There is probably no greater symbol of Yorkshire’s industrial past and its creative future than Salts Mill.
Standing on the banks of the river Aire, it was the brainchild of the Victorian entrepreneur and philanthropist Titus Salt. He had a vision for a very specific kind of industrial utopia, and when he built Salts Mill and the surrounding village of Saltaire, he made that dream a reality.
Built to emulate a palazzo of the Italian Renaissance, Salt didn’t see his workers as numbers on a balance sheet but believed the money made from the textile industry could and should be used for social and cultural advancement.
When Salts Mill opened in 1853, it was the biggest factory in the world and a grand statement of its owner’s philosophy. Three thousands workers manned the 1,200 looms, producing 30,000 yards of cloth every single day. And Salt wasn’t done there. Over the next quarter of a century he also built housing, a church, schools and almshouses for his workforce.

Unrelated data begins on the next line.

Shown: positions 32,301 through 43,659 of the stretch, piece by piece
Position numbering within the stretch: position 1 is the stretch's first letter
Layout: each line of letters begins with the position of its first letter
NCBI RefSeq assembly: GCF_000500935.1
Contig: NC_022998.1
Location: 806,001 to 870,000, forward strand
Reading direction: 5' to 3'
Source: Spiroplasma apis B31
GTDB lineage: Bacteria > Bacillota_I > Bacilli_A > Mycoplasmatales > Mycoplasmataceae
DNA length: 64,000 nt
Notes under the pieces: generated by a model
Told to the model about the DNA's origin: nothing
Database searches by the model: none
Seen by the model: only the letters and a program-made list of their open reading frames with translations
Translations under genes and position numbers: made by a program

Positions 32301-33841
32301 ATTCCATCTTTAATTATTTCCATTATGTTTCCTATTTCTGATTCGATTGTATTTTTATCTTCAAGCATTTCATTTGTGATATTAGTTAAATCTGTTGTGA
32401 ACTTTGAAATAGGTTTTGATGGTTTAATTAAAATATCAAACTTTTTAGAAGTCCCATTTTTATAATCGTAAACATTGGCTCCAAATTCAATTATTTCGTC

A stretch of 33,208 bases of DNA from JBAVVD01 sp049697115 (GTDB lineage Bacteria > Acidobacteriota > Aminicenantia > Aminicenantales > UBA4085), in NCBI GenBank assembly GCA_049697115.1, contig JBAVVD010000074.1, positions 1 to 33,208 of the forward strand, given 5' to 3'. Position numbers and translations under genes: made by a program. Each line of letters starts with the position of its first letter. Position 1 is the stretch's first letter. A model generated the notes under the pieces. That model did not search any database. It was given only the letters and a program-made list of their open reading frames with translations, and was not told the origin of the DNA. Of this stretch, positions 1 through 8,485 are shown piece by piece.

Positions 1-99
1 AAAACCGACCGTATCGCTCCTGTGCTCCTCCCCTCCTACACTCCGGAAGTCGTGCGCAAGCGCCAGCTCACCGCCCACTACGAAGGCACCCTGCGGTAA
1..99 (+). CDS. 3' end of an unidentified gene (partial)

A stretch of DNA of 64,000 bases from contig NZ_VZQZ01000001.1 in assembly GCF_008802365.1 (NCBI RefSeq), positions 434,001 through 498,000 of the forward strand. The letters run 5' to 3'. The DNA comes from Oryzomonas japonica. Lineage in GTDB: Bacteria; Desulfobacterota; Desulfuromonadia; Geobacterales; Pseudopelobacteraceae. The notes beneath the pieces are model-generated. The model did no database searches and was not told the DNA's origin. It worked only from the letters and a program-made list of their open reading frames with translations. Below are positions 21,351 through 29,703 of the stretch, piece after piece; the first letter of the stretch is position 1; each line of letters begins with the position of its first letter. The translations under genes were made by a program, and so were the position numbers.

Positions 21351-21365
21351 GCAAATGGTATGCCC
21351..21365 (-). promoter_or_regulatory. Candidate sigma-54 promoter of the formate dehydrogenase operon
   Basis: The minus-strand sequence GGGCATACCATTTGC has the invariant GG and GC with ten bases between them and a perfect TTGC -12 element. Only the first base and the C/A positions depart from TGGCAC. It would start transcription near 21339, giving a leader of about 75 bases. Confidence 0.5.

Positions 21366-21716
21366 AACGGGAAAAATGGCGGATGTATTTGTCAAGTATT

The good times weren’t to last. The textile industry gradually declined, and by the 1980s the mill had become virtually redundant and might well have been demolished had it not been for another visionary businessman.
Jonathan Silver bought the site in 1987, ignoring those who said that much of it was in poor repair and was without a future.
The mill’s new owner saw only opportunities and a chance to write a new chapter in the already rich history of Saltaire.
His hunch was proved right and by the time of his death 10 years later he had successfully transformed Salts Mill from an empty building, which was down on its luck, into a bustling centre for art and commerce.
It was Silver who opened the 1853 Hockney art galleries, and made other areas into restaurants, shopping and office space.
Today Salts Mill continues to thrive. Hundreds of people are employed on the site and the success of combining modern business developments in an historic building has helped Salts Mill and the surrounding village of Saltaire win several awards and in 2001 it capped it all by being named a Unesco World Heritage Site.
Picture: Bruce Rollinson
Words: Sarah Freeman